How can I declare an uint8_t array in Java

I have a C++ Function in my DLL that needs an uint8_t array as an input Parameter, so the array looks something like that:

I have a C++ Function in my DLL that needs an uint8_t array as an input Parameter, so the array looks something like that:

uint8_t input[input_length] = { 0x30, 0x41, 0x80, 0x8A...}; 

I want to use this function in Java with JNA, which means I have to creat an uint8_t array in Java. My first approach was to create an byte array like:

byte[] input = { 0x30, 0x41, 0x80, 0x8A...}; 

But then I realized that an uint8_t Variable in C++ has a range from 0..255, but a byte Variable in Java has an range from -128..127, and as you can see this array contains Values that are over 127 (like 0x8A), which means my Java declaration here is not valid. So my question is what type in Java is equivalent to uint8_t?

Java to C# – C# to Java

Java to C# – C# to Java

In this post, we bring you a much needed Rosetta Stone — an explanatory bridge between these two technologies

Originally published by Andy Macdonald at https://medium.com
Java and C# are incredibly similar. Both languages are somewhat derived from C++ and from similar first principles.

Java was developed in 1995 to create a language with a simpler programming model than C++ while still preserving some of the same syntax of the language to facilitate developers transitioning to it.

C# was developed in 2000 by Microsoft as part of its .NET drive in order to develop a language and set of technologies that could address some of the perceived weaknesses of the C++ language. It was also developed with quite heavy “inspiration” from the Java language.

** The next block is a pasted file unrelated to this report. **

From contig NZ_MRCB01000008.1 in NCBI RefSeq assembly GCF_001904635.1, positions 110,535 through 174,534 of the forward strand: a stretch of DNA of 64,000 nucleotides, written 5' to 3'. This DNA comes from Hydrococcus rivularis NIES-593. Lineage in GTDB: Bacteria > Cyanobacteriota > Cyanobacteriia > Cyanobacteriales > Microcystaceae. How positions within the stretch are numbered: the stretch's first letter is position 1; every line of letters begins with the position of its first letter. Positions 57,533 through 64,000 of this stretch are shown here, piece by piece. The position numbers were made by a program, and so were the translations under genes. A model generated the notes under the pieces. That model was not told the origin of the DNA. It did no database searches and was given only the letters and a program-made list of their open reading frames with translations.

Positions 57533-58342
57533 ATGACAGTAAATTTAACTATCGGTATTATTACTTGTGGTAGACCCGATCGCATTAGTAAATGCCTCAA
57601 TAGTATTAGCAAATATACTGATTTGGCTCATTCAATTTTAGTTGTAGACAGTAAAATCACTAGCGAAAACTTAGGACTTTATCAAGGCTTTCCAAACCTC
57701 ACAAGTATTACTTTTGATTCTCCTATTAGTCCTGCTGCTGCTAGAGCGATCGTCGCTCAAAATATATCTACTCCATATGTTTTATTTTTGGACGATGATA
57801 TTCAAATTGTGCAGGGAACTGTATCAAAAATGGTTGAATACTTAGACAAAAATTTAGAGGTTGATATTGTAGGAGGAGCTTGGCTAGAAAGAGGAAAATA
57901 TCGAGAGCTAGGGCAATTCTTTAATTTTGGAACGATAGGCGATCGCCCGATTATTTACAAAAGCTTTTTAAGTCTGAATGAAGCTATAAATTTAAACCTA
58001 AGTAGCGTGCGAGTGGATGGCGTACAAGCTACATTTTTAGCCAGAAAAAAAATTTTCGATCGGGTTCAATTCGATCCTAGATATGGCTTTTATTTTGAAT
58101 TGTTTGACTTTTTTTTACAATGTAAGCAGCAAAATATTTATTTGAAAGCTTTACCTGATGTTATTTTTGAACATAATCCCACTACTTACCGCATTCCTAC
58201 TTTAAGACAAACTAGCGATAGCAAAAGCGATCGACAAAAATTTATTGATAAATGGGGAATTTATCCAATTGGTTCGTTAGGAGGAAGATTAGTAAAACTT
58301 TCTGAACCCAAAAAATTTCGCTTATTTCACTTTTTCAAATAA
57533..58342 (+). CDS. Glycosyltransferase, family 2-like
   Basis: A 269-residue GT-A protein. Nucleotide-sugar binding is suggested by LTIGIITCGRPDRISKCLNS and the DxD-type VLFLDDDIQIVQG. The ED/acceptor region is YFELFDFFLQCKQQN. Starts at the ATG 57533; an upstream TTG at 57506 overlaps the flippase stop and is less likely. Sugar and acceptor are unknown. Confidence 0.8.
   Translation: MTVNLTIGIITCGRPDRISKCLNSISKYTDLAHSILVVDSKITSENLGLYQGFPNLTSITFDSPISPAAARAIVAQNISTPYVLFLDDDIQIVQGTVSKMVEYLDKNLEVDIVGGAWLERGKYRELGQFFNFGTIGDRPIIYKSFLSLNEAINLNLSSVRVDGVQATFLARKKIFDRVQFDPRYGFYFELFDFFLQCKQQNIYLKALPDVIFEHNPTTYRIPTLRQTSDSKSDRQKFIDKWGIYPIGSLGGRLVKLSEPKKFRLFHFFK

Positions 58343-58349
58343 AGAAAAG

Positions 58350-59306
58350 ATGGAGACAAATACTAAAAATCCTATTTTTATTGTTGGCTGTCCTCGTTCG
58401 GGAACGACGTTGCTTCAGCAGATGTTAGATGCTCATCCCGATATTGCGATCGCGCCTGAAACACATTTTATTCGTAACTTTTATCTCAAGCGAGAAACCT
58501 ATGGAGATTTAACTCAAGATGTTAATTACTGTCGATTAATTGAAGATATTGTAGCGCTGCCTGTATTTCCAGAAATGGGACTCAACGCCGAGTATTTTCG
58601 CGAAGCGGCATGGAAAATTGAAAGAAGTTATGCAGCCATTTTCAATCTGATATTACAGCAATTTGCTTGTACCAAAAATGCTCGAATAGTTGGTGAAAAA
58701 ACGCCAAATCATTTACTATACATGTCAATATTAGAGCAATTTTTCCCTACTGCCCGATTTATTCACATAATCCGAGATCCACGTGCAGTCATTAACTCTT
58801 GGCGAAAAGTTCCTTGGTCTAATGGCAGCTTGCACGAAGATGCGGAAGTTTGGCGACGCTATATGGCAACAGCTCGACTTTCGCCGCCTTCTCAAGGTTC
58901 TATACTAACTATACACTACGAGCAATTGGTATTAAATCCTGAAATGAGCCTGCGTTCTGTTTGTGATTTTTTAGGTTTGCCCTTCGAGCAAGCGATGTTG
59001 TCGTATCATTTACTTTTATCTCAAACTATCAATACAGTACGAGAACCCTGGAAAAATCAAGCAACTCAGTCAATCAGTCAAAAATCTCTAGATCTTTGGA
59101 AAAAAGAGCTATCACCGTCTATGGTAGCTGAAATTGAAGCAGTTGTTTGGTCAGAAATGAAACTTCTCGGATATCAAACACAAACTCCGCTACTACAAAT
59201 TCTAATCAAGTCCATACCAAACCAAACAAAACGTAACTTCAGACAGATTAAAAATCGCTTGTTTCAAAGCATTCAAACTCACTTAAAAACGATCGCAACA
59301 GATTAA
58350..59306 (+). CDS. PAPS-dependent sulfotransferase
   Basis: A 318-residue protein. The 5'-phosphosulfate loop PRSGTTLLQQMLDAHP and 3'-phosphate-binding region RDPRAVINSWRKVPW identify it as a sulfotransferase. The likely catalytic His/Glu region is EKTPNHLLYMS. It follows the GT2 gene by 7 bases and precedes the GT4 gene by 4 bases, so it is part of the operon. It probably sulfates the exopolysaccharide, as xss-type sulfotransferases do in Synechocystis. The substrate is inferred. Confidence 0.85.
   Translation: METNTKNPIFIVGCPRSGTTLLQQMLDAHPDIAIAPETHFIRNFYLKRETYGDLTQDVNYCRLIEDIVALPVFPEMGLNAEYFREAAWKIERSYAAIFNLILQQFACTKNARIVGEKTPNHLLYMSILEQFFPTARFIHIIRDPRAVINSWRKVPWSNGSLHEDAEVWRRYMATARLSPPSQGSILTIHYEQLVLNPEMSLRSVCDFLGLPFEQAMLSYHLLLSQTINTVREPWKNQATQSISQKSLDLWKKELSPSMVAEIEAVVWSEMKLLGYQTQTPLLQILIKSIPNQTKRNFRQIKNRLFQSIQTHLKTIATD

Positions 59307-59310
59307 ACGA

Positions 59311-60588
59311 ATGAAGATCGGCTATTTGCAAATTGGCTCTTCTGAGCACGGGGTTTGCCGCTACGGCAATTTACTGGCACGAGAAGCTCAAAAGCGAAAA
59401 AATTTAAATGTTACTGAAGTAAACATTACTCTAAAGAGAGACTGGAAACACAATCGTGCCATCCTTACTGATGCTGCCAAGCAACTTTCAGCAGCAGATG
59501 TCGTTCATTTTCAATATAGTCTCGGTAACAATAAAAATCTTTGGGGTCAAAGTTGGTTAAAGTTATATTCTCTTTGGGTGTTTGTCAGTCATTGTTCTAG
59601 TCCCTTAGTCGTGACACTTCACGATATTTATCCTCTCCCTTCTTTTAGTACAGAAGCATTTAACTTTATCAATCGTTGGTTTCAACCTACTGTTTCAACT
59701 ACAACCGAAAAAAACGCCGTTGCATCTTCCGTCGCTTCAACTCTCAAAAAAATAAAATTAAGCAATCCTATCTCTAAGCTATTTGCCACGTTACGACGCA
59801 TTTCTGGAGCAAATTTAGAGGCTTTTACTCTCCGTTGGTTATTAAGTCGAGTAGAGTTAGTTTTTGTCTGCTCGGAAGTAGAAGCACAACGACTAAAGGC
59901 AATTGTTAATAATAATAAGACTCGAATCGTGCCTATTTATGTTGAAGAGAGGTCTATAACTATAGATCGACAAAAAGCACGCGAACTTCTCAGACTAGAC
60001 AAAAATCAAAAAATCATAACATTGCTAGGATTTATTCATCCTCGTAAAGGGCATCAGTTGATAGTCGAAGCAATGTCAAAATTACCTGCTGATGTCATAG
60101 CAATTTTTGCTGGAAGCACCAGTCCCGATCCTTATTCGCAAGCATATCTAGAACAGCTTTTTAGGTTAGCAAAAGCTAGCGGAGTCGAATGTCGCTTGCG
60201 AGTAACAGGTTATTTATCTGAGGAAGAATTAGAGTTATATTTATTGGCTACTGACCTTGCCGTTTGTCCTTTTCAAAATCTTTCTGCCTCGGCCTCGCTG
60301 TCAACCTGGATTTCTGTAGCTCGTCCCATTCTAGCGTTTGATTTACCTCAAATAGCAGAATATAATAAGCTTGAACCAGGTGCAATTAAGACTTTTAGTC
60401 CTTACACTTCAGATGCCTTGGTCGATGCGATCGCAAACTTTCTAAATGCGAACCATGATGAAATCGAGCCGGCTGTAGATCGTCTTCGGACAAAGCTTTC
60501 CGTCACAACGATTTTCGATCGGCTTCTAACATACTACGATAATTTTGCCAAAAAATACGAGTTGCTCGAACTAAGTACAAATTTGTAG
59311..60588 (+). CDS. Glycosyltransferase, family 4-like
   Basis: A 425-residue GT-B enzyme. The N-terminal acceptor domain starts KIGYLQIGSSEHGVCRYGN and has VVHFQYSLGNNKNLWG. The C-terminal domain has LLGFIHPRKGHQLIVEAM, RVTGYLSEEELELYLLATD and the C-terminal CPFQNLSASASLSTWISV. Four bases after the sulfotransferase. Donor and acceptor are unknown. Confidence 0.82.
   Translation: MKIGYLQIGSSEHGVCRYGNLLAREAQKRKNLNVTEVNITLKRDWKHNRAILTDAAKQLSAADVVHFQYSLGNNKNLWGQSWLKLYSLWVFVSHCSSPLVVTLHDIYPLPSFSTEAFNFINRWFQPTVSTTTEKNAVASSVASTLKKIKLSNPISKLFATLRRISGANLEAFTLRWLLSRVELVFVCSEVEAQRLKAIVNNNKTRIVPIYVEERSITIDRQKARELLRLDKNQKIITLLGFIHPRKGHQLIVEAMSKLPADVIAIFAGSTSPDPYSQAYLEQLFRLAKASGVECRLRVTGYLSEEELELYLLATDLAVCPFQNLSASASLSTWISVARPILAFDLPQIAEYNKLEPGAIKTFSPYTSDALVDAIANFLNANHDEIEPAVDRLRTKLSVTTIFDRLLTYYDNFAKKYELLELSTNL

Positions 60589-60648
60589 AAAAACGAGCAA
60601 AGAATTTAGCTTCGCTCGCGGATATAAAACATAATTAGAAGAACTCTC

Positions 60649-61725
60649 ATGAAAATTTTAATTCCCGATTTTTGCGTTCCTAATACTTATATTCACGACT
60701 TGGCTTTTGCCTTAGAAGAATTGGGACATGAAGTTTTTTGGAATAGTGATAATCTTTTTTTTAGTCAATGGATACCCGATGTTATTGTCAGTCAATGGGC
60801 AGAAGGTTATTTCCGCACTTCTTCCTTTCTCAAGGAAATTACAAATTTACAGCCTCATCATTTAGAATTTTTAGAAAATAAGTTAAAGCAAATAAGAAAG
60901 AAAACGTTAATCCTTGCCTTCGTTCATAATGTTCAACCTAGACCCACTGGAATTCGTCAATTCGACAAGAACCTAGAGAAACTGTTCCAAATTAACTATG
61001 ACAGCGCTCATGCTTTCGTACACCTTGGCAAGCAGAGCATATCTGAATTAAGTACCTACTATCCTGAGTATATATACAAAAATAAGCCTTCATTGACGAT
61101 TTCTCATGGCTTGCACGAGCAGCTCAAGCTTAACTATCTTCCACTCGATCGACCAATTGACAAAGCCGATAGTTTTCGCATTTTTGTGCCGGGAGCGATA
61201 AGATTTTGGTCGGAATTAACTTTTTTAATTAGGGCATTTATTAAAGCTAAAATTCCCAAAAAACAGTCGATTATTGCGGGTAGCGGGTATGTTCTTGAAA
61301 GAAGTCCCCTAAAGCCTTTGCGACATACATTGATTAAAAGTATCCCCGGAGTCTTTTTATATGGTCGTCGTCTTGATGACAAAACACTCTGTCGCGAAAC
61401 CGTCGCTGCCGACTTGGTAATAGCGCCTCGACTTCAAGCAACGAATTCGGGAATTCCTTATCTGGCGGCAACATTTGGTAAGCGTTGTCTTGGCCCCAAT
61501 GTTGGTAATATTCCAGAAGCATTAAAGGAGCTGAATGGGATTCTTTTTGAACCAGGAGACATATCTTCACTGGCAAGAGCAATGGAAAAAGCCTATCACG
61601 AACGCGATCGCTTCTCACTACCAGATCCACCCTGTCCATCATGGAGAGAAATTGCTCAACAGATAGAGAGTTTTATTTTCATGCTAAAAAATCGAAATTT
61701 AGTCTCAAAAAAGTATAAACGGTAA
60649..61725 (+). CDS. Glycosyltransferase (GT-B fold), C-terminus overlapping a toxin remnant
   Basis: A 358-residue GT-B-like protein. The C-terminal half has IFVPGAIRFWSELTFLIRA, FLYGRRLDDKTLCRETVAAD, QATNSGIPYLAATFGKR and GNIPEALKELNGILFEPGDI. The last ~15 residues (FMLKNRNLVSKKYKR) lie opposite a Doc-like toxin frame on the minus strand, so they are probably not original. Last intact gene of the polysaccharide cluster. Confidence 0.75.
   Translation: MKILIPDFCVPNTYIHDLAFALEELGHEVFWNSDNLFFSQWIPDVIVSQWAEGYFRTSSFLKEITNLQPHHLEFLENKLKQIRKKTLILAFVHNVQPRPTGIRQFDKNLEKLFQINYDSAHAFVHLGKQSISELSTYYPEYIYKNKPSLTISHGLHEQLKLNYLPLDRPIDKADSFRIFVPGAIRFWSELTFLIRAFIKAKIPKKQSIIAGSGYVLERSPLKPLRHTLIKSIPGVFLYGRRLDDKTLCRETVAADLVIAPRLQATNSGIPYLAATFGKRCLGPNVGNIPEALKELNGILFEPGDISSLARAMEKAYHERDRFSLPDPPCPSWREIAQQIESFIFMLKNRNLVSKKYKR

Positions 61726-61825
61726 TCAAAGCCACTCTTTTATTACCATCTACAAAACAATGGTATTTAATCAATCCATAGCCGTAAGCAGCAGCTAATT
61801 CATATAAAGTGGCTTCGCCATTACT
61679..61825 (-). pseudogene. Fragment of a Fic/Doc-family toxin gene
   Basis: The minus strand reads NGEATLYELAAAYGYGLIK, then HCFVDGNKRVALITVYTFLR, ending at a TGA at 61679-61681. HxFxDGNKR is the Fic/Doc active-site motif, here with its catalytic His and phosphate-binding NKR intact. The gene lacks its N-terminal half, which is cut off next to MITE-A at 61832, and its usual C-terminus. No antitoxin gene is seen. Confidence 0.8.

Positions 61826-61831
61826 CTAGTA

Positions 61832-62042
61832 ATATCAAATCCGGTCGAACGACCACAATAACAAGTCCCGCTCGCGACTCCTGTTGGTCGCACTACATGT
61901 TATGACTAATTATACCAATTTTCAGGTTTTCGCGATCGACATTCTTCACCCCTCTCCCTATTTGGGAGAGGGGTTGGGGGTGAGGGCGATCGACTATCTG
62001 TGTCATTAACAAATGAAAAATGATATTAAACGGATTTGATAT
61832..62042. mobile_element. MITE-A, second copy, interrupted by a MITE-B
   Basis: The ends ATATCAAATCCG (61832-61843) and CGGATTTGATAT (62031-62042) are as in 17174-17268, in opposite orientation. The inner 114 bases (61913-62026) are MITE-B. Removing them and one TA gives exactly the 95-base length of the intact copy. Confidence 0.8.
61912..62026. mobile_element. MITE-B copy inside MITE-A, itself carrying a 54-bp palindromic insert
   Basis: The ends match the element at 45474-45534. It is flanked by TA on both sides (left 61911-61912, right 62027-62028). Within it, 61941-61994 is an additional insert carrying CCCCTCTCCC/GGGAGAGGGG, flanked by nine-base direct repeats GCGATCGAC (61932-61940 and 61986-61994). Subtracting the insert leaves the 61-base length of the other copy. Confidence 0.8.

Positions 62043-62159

Despite the similarities between the languages and sharing some common ground, transitioning from one technology to the other for a developer well-practised in one technology can be quite tricky.

Innovation happens best when there is collaboration between people of different mindsets — yet users of C# and Java can be somewhat tribalistic.

To that end, I thought it would be useful to put together a sort of guide to help people thinking about or starting to transition between these two technologies. It would also be nice in some way to facilitate a bit more collaboration between these two worlds — hopefully to do my bit to reduce the needless gulf that exists between them.

Some of the similarities right off the bat:

Java is a language that runs in a virtual machine environment (JVM) and runs bytecode that the Java compiler generates.